Chess Records are always fascinating because they show you what is possible. So check out all the awesome amazing human achievements in Chess below. If you know of an amazing achievement in Chess that isn't on the list or an achievement has been surpassed, please drop us a message at firstname.lastname@example.org.
A cast of dancers, models and young ballet students perform as chess pieces. The chess pieces were designed by iconic Durban designer Terrence Bray and his class of fashion design students at the Durban University of Technology.
Best match player. William Steinitz played 27 chess matches from 1862 to 1896, and won 25 of the 27. He won 160 games, lost 70, and drew 57.
Best Selling Chess Book. Bobby Fischer Teaches Chess has sold over one million copies.
Best world championship record. Vera Menchik-Stevenson [pictured] (1906-1944) was Women’s World Chess Champion from 1927 to 1944. She defended her title 6 times. In world championship play, she won 78 games, drew 4 games, and only lost once.
Women's World Chess Champion
Highest USCF Correspondence rating. In 1993, John Penquite had a USCF correspondence rating of 2933 after 58 straight wins with no losses or draws.
Highest Elo rating. In the May 2014 FIDE rating list, Magnus Carlsen had an Elo rating of 2882. In July 2005, Judit Polgar had an Elo rating of 2735, the highest for any woman.
Highest per capita chess population. Iceland has the highest per capita chess population in the world. In December 2005, Reykjavik had 8 grandmasters living in its city of 110,000. Beersheva, Israel has the highest percentage of grandmasters per capita of any city.
Highest performance rating. Bobby Fischer [pictured] had the highest performance rating of 3080 when he defeated Bent Larsen by the score of 6-0. In the 2007 Candidates matches, Gata Kamsky had a 3047 performance rating after defeating Etienne Bacrot (rated 2709) with 3 wins and a draw. In 1989, Sofia Polgar had a peformance rating of over 2900 when she scored 8.5 out of 9 in an international tournament in Rome.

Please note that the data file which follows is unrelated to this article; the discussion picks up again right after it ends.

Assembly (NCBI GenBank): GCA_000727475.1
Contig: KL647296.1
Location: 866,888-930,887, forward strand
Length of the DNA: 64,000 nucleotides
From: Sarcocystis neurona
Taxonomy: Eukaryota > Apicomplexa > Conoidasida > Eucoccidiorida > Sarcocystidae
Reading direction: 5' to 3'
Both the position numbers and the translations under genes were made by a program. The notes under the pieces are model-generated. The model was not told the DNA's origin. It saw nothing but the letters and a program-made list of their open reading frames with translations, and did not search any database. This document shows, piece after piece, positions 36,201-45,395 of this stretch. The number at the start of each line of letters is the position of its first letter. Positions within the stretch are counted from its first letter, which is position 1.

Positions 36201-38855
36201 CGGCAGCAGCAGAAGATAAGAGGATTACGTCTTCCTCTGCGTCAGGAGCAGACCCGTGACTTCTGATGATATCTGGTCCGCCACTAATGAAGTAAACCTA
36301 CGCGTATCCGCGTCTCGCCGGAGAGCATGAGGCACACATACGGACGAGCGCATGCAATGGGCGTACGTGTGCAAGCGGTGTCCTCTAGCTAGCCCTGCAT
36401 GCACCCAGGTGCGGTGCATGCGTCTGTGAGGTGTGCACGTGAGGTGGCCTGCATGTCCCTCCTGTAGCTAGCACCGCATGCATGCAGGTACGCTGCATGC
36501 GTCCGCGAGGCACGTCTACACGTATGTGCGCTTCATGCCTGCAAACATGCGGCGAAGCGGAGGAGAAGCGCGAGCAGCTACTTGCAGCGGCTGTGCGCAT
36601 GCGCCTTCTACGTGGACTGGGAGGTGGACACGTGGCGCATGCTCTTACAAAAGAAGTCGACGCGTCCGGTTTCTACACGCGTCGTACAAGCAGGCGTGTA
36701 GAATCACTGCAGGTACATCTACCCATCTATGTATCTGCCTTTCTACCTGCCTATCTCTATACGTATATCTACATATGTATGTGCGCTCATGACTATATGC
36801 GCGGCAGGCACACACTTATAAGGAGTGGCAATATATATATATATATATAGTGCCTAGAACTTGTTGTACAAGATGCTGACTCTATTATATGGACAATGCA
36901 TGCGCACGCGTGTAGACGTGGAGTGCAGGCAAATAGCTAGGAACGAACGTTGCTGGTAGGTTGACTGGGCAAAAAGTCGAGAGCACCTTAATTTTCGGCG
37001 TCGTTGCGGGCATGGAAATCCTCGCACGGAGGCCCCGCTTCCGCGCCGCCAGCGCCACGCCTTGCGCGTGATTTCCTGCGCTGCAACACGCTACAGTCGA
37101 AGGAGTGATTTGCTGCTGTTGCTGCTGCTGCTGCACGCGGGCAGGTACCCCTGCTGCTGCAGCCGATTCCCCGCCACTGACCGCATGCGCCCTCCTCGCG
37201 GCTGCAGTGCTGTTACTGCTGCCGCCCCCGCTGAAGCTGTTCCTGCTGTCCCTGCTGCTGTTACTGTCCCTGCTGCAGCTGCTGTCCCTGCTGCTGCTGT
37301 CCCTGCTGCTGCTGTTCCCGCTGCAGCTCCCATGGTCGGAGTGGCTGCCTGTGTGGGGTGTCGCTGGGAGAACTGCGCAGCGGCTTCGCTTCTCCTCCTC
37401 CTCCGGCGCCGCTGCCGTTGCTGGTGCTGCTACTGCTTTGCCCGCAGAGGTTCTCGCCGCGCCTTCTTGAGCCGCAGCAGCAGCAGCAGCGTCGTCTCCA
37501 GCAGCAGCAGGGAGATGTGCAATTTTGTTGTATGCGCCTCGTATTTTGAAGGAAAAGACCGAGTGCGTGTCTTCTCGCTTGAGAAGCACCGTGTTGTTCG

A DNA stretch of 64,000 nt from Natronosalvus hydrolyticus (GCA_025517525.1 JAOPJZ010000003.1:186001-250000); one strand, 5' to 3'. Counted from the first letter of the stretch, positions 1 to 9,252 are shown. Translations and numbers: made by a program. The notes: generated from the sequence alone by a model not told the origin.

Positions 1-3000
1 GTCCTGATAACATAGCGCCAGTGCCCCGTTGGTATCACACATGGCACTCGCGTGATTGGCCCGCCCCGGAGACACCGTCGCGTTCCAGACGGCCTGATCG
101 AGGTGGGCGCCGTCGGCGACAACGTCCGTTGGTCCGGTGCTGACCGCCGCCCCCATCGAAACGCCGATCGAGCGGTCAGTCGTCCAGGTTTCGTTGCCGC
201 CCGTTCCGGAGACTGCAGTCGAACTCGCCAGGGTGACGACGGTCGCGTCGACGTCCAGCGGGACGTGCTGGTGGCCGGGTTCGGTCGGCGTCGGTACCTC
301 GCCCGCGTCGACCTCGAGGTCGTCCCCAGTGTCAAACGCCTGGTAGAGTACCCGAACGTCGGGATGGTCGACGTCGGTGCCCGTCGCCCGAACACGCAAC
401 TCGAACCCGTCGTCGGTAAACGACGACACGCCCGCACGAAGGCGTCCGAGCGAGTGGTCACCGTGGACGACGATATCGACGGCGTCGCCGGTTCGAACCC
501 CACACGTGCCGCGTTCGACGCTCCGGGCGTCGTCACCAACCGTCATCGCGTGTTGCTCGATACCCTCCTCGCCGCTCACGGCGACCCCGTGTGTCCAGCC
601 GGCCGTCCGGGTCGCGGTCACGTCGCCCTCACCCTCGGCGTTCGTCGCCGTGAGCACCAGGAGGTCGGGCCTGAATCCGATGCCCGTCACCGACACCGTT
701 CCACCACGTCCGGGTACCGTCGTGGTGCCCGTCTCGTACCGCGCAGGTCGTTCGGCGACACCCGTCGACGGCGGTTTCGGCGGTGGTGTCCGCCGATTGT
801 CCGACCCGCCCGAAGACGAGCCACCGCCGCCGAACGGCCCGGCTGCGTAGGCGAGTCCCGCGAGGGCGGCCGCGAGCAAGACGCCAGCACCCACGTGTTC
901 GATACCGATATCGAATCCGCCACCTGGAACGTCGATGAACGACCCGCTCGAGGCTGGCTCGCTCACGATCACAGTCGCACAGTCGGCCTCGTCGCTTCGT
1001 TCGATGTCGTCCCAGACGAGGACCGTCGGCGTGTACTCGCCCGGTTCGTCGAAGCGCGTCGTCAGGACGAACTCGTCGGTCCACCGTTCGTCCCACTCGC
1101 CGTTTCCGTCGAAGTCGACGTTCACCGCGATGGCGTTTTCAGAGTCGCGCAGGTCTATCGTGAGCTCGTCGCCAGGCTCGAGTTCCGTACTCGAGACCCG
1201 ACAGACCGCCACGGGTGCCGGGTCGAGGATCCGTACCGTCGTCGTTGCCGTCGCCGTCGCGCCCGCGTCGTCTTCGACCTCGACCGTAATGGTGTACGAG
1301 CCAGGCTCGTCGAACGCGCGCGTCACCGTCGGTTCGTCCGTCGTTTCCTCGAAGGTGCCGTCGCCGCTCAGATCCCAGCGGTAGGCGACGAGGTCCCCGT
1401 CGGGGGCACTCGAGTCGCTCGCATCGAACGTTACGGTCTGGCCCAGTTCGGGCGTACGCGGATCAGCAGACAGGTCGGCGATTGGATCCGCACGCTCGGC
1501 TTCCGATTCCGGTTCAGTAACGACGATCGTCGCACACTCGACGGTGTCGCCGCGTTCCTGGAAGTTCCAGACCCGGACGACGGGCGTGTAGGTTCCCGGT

Highest USCF rating. In 2011, Hikaru Nakamura had a USCF rating of 2878. In 1972, Bobby Fischer’s highest USCF rating was 2825.
11th World Chess Champion
Largest chess library. The largest public library for chess is the J.G. White Collection at the Cleveland Public Library [pictured]. It contains over 32,000 chess books and over 6,000 volumes of bound periodicals. The largest private library for chess is owned by Grandmaster Lothar Schmid. He has over 20,000 chess books.
Largest chess set collection. Floyd Sarisohn is the owner of the largest chess set collection in the world. He owns over 670 chess sets and has been collecting for over 40 years.
Largest chess tournament. In 1935-36, the USSR Trade Unions chess championship was held. It had 700,000 entrants, the largest of any chess tournament. Every year the United Kingdom organizes the UK Chess Challenge for schools. In 2004, the tournament had 71,000 children from over 2,000 schools participating, the largest chess tournament in the world. In 1985, the U.S. Scholastic Championships drew 1,572 chess players. The 1973 New York Chess Congress drew 1,487 chess players.
Cleveland Public Library
Largest public chess collection
Largest Olympiad. The 35th Chess Olympiad in Bled in 2002 had 136 men’s teams and 92 women’s teams, the largest Olympiad ever.
Largest tie for first place. 13 players tied for 1st place in the 2000 National Open in Las Vegas.
Largest number of unique games. The number of possible unique chess games is greater than the number of electrons in the universe. The number of electrons is estimated to be about 10^79, while the number of unique chess games is 10^120.
Longest chess career. Walter Ivans (1870-1968) of Tucson, Arizona, started playing chess at the age of 10. He died at the age of 98. He played chess for 85 years. Walter Muir (1905-1999) played correspondence chess for 75 years.
Longest chess player name. Lionel Adalbert Bagration Felix Kieseritsky.
Longest chess problem. The longest solution to a composed chess problem requires 292 moves.